May 11, 2011

Julien, B's deservingly capturing New England's attention

Bruins coach Claude Julien barks from behind the bench during Game 3 against the Flyers. (Getty)

BOSTON -- When Claude Julien arrived in Boston in the summer of 2007, the Bruins were a proud organization that had fallen on hard times.

After a botched attempt to restock the team coming out of the lockout, one that saw them settle for castoffs like Alexei Zhamnov while all of the NHL's real stars signed on the dotted line elsewhere, the Black and Gold failed to qualify for the playoffs in consecutive seasons.

The latter of which came under coach Dave Lewis during the 2006-07 campaign, a season many will point to as the lowest of lows in recent Bruins history. In came Julien, largely responsible for helping an Original Six squad avoid further becoming the laughing stock of the league and an afterthought in its hometown.

"Well I think that’s been the goal from day one," Julien said. "We’ve always wanted to bring that, I guess that excitement back to this city. And to be at the stage we are right now, it’s great. Again, I’m going to say the same thing as a lot of people say when they get this far. You can’t be satisfied. We have bigger goals and we have bigger intentions than just getting to the third round."

The B's have qualified for the playoffs in each of Julien's four seasons at the helm, during which they've won four playoff series. From 1995 to 2007, before Julien took over, the Bruins advanced past the first round just once -- a series victory over the Hurricanes in 1999.

Julien has plenty to be proud of but, standing on the cusp of potentially ending a 39-year championship drought, he has no intentions of settling for a conference finals appearance.

"You've got to take care of business where you are at the moment, and that’s the third round," the coach said. "We understand it’s going to be a big challenge, but we certainly love to bring more excitement to this area and bring back hopefully a Stanley Cup Final to them. But again, you take one step at a time here. Tampa Bay’s a good team. That’s why they are where they are. We’re going to have a great challenge ahead of us."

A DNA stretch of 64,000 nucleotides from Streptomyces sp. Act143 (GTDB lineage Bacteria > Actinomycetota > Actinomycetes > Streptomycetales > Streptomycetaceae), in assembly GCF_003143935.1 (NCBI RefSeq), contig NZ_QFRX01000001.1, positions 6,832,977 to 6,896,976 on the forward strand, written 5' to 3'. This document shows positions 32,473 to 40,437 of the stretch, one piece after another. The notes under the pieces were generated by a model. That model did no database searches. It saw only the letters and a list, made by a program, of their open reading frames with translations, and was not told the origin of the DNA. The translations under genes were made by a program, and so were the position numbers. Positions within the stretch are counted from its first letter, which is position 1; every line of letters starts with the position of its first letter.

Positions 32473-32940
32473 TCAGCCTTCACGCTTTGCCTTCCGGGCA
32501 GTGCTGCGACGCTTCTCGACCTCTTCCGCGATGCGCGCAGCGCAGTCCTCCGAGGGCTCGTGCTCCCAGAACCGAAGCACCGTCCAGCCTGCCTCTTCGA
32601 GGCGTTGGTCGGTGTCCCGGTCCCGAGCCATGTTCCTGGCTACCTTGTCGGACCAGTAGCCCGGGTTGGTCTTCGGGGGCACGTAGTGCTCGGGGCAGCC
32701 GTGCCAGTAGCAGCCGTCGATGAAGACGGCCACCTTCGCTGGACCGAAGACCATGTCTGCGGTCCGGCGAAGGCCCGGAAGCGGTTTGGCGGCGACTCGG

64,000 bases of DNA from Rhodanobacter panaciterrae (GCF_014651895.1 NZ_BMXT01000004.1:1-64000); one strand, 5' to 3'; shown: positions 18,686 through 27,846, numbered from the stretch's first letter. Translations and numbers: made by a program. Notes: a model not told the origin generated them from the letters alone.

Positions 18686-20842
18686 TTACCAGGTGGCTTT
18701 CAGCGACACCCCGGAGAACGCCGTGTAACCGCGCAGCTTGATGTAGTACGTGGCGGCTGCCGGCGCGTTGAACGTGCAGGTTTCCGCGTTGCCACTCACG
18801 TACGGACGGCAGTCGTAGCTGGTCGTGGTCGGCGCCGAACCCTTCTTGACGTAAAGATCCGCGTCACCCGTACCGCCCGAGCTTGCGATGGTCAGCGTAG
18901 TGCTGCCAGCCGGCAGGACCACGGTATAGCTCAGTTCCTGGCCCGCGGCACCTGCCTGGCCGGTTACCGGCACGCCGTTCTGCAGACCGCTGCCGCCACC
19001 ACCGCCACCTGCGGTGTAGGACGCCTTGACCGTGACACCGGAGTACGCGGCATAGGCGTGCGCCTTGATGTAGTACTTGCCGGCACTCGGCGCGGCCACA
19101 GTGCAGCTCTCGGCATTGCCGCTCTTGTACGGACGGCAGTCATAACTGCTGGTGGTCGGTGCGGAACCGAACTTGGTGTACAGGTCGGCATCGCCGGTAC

Throughout the Bruins lengthy stretch of playoff futility, each of the other three major sports teams in Boston captured titles. The Patriots were victorious in three Super Bowls from 2002 to 2005, the Celtics went from the second-worst team in the league to NBA champions in 2008 and the Red Sox put their 86-year curse to bed in 2004 before capturing another World Series in 2007.

While none of the other three coaches in the area have reached out to Julien during his team's current playoff run, he knows they're all pulling for him.

"I think the one thing we do know in the past and right now, they certainly have our support," Julien said. "My support is with the Celtics and Doc Rivers' support is with us. And I’ve run into him in the hallway a few times and certainly we are all in this together. I think the success of New England is not just about one team, but about all of those teams. And I think we have a pretty good group here that seems to be on board with each other and wish each other nothing but good luck."

Julien's chance this year to join that trio of coaching champions is perhaps better than any he's ever had behind a team's bench.

"Well you want to be thinking that way, that this is our opportunity," said Julien. "And if there is one thing that we’ve learned through the years, is that there is no entitlement. We’ve gotten here because we have earned it. And if we are going to get an opportunity at challenging for the Stanley Cup, we certainly can’t have a sense of entitlement here. We still have to prove that we belong here."

Taking steps toward glory in the postseason is a process, as each stage gets harder and harder to reach. The Bruins current core got their feet wet together in 2008, bowing out against the Canadiens in round one. They learned from their disappointing loss to the Hurricanes the following spring and their oft-mentioned collapse against the Flyers a year ago.

Now, they're staring at the highest hurdle they've encountered together in the postseason.

"It only gets tougher as you move forward here and we understand that," said Julien. "I think we are up for the challenge and as I mentioned before, it is going to be a grind in this next round because they are a team that doesn’t give much space and I don’t think you are going to see a wide open game. It’s going to be about grinding it out and battling it out and that’s what we’re expecting and that’s what we are getting ready for."

Julien and the Bruins have grinded it out and battled their way up the ladder for the past four seasons. Now within reach of the top rung, they're fully deserving of all the attention New England has bestowed upon them.